FIG. 3 is an enlarged perspective view of the distal end of the internal electrode shown in FIG. 2;
FIG.4 is a schematic diagram of the electrical circuit of the invention used for defibrillation;
FIG. 5 is a chart of a single pulse imposed on the patient in accordance with this invention;
FIG. 6 is a schematic diagram of the electrical circuit of the invention used for both defibrillation and pacing; and
FIG. 7 is a chart of the defibrillation pulse and pacing pulse showing their relationship to one another.
FIG. 1 depicts a patient being assisted by the defibrillating system and/or the defibrillating and pacing system combination of the present invention. A first electrode 10 is shown disposed in the patient's esophagus 11, and an external electrode 12 is shown placed on the patient's chest on the sternum. The electrodes are connected either to an electrical circuit 16 shown in FIG. 4, which impresses a voltage across the electrodes 10 and 12 so as to direct a small current through the heart for a period of three-tenths of a seconds or to a circuit 100 shown in FIG. 6, which will impress the short defibrillating pulse across the electrodes followed by a pacing pulse. The invention is hereafter described first as a defibrillating system and then as a system for both defibrillating and pacing the heart.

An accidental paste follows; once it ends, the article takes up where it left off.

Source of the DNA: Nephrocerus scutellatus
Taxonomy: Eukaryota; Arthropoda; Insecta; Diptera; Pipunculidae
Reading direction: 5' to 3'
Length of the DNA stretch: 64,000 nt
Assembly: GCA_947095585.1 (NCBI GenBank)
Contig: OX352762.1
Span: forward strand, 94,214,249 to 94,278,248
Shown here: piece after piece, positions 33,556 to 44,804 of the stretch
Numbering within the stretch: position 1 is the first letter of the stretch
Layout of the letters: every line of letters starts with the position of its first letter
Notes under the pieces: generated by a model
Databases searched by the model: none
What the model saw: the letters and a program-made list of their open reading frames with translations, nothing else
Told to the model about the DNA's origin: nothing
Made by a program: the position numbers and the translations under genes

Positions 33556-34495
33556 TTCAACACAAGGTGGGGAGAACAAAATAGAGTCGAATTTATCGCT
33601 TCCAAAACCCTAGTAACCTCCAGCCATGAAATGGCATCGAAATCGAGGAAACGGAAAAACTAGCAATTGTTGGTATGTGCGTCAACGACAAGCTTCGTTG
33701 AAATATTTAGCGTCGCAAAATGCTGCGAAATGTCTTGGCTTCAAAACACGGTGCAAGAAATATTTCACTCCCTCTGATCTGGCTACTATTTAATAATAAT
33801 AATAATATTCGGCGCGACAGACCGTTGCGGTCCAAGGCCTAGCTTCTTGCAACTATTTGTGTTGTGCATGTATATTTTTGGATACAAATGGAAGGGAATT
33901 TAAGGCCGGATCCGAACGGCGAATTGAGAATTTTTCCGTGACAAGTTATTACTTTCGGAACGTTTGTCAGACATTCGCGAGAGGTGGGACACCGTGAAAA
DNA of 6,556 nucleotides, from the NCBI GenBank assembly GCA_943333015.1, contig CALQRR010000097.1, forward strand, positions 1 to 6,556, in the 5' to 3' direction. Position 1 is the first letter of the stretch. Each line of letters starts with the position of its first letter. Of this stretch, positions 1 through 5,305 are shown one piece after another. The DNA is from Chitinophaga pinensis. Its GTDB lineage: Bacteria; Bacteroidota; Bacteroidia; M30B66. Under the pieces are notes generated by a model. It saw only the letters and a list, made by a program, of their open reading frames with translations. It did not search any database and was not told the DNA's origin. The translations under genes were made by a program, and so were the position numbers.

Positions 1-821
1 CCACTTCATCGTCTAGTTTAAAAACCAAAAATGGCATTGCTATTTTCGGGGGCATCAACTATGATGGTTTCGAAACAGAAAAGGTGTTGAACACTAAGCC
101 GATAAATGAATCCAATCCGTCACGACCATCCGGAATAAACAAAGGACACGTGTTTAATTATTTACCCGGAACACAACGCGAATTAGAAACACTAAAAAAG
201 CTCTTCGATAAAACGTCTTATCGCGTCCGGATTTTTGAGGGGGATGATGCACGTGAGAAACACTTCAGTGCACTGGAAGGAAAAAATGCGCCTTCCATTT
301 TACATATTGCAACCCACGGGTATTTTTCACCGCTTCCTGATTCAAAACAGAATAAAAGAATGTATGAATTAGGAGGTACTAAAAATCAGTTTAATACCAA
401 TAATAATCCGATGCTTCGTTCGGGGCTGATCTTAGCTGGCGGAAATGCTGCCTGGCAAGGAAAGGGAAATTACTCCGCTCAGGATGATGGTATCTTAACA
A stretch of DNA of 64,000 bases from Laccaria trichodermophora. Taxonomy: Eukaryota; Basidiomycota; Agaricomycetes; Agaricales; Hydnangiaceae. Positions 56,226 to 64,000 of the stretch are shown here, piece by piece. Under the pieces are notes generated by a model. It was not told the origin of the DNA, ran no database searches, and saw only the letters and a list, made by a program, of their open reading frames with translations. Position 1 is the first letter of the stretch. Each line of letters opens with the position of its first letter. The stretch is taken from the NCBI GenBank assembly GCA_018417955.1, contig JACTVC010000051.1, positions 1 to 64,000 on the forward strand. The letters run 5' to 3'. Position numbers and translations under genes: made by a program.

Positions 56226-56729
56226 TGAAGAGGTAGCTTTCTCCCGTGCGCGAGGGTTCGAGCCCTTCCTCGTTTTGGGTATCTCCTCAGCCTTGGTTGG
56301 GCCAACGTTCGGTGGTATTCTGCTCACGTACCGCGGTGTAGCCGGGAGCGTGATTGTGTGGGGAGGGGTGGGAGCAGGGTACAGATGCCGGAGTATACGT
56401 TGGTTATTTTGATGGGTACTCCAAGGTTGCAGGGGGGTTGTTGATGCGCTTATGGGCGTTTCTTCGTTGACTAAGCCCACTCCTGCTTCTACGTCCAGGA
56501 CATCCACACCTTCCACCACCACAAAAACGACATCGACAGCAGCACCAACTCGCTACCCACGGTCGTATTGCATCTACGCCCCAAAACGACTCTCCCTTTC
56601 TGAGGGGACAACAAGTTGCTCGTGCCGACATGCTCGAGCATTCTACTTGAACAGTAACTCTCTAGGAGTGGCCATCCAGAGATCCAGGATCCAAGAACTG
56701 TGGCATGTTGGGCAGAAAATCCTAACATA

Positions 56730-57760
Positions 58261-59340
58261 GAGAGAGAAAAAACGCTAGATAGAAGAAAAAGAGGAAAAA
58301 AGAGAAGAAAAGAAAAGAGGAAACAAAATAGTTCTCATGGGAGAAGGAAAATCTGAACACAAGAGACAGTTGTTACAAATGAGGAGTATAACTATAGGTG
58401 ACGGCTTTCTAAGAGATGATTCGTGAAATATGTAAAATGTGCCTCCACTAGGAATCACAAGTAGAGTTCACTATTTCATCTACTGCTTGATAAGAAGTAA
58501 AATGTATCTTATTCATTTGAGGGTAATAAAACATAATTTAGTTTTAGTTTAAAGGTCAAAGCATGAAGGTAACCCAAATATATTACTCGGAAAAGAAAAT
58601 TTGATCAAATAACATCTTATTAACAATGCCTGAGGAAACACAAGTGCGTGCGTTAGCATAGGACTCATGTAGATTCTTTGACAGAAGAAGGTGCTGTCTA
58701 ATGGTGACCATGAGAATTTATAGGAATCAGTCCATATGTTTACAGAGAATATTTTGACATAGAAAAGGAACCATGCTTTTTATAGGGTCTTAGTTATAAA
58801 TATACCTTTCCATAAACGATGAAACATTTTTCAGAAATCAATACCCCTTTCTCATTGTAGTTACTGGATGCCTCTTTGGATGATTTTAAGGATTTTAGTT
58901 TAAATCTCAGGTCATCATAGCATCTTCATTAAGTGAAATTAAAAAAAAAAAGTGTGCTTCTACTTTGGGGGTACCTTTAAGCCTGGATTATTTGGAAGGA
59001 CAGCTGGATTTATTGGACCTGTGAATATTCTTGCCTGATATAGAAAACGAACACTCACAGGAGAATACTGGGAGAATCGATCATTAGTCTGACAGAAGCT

In FIGS. 1 and 2, the electrode 10 is shwon to include a curved, tubular body 18 which is shaped to be inserted directly into the patient's esophagus without the aid of a larger tubular member serving as a guide for that purpose. It is to be understood, however, that the system of the present invention may be used in combination with other apparatus, and it is contemplated that the electrode 10 in certain situations may be guided into the esophagus through a previously inserted tube such as a gastric tube. The electrode 10 carries a stop 20 at its proximal end 22 which may be used to limit depth of penetration of the electrode 10 into the esophagus. The stop 20 should not cover the mouth or otherwise interfere with the passage of air to and from the lungs.